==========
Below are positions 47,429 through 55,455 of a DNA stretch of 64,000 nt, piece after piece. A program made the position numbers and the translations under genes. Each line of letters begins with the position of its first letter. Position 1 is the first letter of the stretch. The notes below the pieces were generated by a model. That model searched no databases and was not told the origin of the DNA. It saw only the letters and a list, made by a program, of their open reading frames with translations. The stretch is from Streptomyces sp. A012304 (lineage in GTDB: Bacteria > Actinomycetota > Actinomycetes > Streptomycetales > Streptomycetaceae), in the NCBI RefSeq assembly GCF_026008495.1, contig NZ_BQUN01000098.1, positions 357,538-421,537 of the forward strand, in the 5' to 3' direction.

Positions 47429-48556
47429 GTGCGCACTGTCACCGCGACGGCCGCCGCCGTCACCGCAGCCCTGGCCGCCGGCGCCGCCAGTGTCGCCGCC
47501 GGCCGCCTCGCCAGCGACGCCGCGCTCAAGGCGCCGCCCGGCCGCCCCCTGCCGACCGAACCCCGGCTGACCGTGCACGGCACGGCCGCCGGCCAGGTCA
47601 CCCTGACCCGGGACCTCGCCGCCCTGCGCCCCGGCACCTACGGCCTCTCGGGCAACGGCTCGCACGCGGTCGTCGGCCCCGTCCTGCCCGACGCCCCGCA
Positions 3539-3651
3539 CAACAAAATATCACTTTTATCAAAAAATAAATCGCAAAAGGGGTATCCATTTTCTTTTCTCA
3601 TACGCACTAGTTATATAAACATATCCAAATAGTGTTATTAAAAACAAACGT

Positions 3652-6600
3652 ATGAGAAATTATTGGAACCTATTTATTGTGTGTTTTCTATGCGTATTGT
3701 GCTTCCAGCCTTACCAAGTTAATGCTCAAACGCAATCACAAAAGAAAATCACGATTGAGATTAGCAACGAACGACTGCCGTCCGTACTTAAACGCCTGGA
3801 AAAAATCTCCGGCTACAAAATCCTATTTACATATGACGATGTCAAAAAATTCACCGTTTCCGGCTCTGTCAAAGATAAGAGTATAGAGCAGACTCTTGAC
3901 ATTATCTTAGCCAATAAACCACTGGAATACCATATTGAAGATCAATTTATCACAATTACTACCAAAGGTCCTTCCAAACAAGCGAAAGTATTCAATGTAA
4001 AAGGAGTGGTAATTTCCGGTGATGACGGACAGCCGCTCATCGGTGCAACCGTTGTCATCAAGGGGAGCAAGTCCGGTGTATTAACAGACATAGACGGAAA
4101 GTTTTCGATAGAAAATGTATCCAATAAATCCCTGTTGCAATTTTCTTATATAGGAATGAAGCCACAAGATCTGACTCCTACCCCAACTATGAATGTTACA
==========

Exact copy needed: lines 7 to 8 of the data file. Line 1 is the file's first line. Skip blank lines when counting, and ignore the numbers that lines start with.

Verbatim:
3539 CAACAAAATATCACTTTTATCAAAAAATAAATCGCAAAAGGGGTATCCATTTTCTTTTCTCA
3601 TACGCACTAGTTATATAAACATATCCAAATAGTGTTATTAAAAACAAACGT